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"What is it?"

"Could it be a Guadia?"

"I've never seen a Guadia that looks like a child before!"

Haggleman kept his eyes firmly shut against the ache of too much light and tuned out the unfamiliar voices as best he could. His mind was spinning, gears cranking in an effort to make the world stop reeling drunkenly and to remember what exactly had just happened, but his body was stiff, gears jammed in place. It happened sometimes, when his brain shut off too suddenly.

"Does he have a heartbeat?" A light voice, pleasant and filled with air and breath but also a shade of fright. Not Koume's.

He remembered doors, of course, flipping in and out and practically strobing through a spectrum of colours, he remembered a frightening shadow of himself stalking the heights of Chingensai's castle, he remembered feeling queasy for the first time in his life...

"I can't find one, and his body is cold, but... listen to his chest." A deeper voice, throat-thick and serious. It didn't seem as if he was in any danger, judging by the way the strangers were fretting over him. If anything Haggleman wished they would just go away so he could reboot in peace and figure out what would have possibly happened.


“A puppet? How would a puppet get all the way out here?”

Finally, achingly, the joints in Haggleman's left arm cranked to life, and his hand snapped up to his face. Three sharp yelps greeted his return to motion as he clumsily wrapped his fingers around the gear on the side of his head and turned it slowly to open his mouth.

“N-n-not a puppet,” he managed, speaker crackling. “One moment please...”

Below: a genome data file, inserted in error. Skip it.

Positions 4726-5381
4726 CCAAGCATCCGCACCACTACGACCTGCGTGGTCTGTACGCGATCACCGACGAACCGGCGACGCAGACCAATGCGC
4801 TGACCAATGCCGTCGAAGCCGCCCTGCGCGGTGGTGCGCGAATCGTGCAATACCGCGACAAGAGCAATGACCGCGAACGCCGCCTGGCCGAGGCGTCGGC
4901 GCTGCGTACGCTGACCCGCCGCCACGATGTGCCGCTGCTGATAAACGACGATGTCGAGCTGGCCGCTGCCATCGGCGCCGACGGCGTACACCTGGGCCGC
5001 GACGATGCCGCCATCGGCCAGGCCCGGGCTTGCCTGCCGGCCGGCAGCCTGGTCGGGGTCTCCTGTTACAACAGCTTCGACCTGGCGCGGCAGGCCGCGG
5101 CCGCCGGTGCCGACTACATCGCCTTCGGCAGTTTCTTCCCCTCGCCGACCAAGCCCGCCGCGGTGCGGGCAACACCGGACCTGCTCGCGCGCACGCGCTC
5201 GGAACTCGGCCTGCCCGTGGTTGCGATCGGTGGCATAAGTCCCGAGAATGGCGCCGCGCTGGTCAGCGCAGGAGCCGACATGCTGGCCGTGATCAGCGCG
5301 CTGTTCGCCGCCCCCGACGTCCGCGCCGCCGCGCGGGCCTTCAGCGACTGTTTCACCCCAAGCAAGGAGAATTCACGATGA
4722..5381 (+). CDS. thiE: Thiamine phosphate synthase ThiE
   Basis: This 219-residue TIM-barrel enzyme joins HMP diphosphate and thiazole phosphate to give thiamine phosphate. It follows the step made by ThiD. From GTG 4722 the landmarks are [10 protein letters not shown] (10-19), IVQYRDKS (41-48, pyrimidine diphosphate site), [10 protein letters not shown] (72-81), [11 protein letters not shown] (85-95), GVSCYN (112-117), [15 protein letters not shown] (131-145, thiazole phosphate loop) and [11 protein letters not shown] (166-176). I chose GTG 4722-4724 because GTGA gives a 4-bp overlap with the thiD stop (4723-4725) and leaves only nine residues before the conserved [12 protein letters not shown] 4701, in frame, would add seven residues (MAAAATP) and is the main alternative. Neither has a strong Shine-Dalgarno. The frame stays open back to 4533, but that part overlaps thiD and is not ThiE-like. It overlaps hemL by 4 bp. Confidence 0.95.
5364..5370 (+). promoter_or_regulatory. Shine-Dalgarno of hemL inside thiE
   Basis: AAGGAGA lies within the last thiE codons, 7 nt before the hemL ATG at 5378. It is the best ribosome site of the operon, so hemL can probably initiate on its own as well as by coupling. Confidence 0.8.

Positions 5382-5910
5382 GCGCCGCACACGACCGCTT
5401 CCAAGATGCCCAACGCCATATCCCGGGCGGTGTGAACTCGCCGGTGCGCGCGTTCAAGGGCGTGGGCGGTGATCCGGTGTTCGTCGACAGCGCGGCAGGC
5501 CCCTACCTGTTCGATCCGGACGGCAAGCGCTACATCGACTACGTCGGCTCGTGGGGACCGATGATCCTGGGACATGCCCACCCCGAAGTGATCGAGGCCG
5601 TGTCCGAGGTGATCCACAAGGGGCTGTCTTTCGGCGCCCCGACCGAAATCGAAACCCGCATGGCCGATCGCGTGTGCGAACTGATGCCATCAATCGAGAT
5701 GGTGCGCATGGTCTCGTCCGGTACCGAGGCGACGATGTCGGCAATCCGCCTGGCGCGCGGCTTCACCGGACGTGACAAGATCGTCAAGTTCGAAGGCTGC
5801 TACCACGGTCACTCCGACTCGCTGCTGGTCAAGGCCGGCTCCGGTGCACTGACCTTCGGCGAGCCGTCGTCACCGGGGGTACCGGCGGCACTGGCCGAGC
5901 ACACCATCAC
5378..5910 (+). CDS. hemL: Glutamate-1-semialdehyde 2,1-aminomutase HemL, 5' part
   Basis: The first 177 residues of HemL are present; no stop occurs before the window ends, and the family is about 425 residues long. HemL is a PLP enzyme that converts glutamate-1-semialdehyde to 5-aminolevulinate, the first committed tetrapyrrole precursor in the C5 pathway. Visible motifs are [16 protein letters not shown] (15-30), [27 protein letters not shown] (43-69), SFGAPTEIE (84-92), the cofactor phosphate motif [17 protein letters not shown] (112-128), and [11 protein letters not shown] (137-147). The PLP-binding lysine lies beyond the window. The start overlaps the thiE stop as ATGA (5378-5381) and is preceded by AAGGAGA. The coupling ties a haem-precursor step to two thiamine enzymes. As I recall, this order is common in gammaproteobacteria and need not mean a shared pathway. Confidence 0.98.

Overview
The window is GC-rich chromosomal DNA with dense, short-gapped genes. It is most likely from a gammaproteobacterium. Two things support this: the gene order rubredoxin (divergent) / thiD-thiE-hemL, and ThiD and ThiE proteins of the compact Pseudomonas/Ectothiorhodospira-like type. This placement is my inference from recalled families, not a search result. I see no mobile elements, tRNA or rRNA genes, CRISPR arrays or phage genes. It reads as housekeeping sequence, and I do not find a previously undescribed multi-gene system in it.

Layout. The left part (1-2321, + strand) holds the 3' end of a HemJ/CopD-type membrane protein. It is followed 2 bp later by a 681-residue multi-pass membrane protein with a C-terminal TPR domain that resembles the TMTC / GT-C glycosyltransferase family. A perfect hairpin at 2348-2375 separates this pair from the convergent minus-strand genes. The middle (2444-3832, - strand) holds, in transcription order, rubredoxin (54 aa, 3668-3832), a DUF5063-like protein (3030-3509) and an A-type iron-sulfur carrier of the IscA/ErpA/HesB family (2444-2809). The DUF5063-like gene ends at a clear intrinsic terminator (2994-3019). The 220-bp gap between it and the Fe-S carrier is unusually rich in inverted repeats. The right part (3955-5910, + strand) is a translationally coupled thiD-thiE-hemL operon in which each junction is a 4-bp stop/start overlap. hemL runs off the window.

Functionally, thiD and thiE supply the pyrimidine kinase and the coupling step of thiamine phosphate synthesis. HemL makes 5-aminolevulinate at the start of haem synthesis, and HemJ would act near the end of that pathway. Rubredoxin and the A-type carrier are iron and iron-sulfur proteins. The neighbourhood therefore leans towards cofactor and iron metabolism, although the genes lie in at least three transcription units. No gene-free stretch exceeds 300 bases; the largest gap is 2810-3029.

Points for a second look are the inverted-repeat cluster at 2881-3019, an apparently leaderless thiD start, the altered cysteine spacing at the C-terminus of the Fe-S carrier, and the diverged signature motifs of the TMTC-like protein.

The rest of his body woke up in quick succession and he stumbled to his feet, head still spinning with the efforts of thought and balance. When his eyes finally slid open one after the other and focused on the scene before him, he nearly fell right back down.

This was most certainly not Chingensai's castle.

Grass stretched before him, lush green and thick. He'd never seen so much wilderness before, plains stretching into tree-spattered foothills and then mountains that struck bold, dark crags against the lightness of the sky. There wasn't a single building in sight to interrupt the expanse. He was so jolted by the sight of the land that it took a few moments to look away and take in the three humans standing startled a few paces away, just safely out of his reach.

“H-hello,” he said, bowing a little at the waist. “My name is Haggleman. I'm s-sorry, but... wh-where am I?”

“Haggleman? What kind of name—”

“Ban!” The helmeted man got a smack in the arm from one of his shorter companions, a man with leathery clothing and a mushroom of brown hair that framed his angular face.

“These are the plains outside of Centraan, Haggleman.” The shortest of the three was a lady with sandy blonde hair and a dark pink tunic. She was also the only one without a blade. “Are you lost?”

“Um.” Haggleman flicked his eyes between the three strangers. “Very. I've n-n-never heard of Centraan before...” He silently attributed his stammer to the sudden reboot and not the dread that was seeping into his frame, turning his nerves cold. “This isn't Neo-Nippon, is it...?”

The three strangers shared a look, faces blank and searching for recognition in the others. After a silent moment the first man who had spoken, the largest and toughest-looking with the biggest sword, held up a hand. “Maybe we should start from the very beginning.”

It didn't take them long to sort out that Haggleman was further from home than any of them could have imagined.

“Could the strange doors in your castle have something to do with your appearance here?” Namko, the blonde-and-pink, took up the end of their party alongside Haggleman, who was wobbling along on a twisted socket joint. The rather rudimentary plan was to return to the castle and ask the King for a new set of orders, but at their current pace they likely wouldn't reach Centraan before nightfall.